Spoon bit. I didn’t even test this bit. I can make it work in flat stock. I’ve practiced with it enough so that it doesn’t wander around the workpiece but I couldn’t get it started anywhere near the mark in round stock. It’s here to say: don’t bother.

There’s one obvious bit missing: the brad point. Lots of chairmakers like these in electric drills. Curtis Buchanon and Pete Galbert both recommend they be used at full speed. Given that I’m using a brace they’re not really relevant. They’re also fiendishly expensive this large so I didn’t put them in the test. That said – if you’re using an electric drill big brad point drill bits are worth getting or grinding yourself.

Many boring hours later I had some surprising results:

Forstner for brace 16321113
Forstner for brace 27341116
Famag forstner8443524
Fisch wave7333521
Wood Beaver*2253517

Not what I was expecting either!

The hole nearest the camera in the first photograph was bored by a centre bit. It was consistently the best. It’s also the easiest to sharpen. However there’s one criterion I didn’t measure – consistent sizes between different bits. I’ve got a couple of centre bits that are roughly 5/8″ but that’s not really good enough. I need to be able to match them, consistently to a tenon former of a caliper on the lathe. Centre bits are all old and whilst very easy to find used aren’t consistent. If you’re working on your own and only need one bit you could do a lot worse than get one of these, keep it sharp and match your tenon former to it. It’ll work well.

But if you want half a dozen bits that are interchangeable and match tenons formed on the lathe then the Famag is the one. The Fisch was disappointing. It didn’t chip out but left a fuzzy edge along the grain. Not terrible but the Famag was better.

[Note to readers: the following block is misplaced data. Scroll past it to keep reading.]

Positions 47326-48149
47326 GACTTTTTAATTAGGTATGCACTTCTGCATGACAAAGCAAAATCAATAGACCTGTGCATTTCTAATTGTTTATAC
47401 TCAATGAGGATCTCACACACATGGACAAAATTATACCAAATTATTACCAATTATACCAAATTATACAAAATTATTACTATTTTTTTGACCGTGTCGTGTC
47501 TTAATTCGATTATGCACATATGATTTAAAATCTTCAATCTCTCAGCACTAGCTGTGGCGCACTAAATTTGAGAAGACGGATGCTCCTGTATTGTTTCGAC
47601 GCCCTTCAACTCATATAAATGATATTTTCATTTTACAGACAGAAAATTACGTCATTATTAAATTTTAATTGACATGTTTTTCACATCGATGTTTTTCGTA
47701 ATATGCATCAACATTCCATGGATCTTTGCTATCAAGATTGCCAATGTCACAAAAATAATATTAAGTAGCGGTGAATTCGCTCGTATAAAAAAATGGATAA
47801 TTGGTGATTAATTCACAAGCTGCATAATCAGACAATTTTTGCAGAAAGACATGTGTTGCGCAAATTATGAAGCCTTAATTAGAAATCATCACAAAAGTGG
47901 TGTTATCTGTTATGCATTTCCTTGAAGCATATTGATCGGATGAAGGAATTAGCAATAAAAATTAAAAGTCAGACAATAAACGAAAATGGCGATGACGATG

The biggest surprise was that the modern power bits were better in a brace than the old bits designed for the purpose. Even if cost wasn’t a factor I would be using the Famag.

It’s worth noting that the Jennings excellent at 90º but with even a small angle it produced a lot of tear out.

Most disappointing was the powerbore. I paid a lot of money both to buy it and get it here. Save your pennies.


*I previously called the Armeg Wood Beaver bit a Wood Owl. I don’t own a 5/8” Wood Owl but I do have one in 1” which I use for drilling dog holes in workbenches. The bit shown here and tested is a 16mm Wood Beaver. Great for drilling fast holes at right angles to flat stock. Not ideal here.

Everything I know about screwing


The first thing I know is that it’s impossible to resist a ribald pun. Even my normally clean-minded wife couldn’t help a snigger when she asked if I was screwing around in the workshop on my own this evening.

I had some brass, slot-head screws delivered to work today. A colleague looked at them lying on my desk and wondered aloud how you avoid destroying the heads. So I started to tell him. Half way through his eyes glazed over and he wandered off.


So for all those who know next to nothing about screwing but actually care:

1. Use a screwdriver that fits. I have a lot of screwdrivers and often pick up cheap old ones when I find them. Each different size of screw head needs a different driver. The tip of the screwdriver should fit so well that it will hold the screw without support. Because most screwdrivers are manufactured to fit a range of screws they don’t work for any particularly well. Grind each screwdriver tip to the size of the slot.

2. Use a screwdriver with a tip with parallel sides. The one at the bottom is manufactured properly. The one at the top is going to get ground to get rid of the taper in the tip. It will end up with a tip that has concave sides. The end will be very close to parallel. Because most of my tools are still in packing boxes this new addition has escaped the grinder for the time being. But its days of tapered mediocrity are numbered.



3. Use a tapered drill for the pilot hole. To be fair I rarely do this. I only have a couple of tapered drill bits and am too mean to buy bits I’m going to use once in a blue moon. However if you want to ensure that your timber doesn’t split under the wedging action of a screw a tapered bit means that the taper in the screw is accommodated. However I always…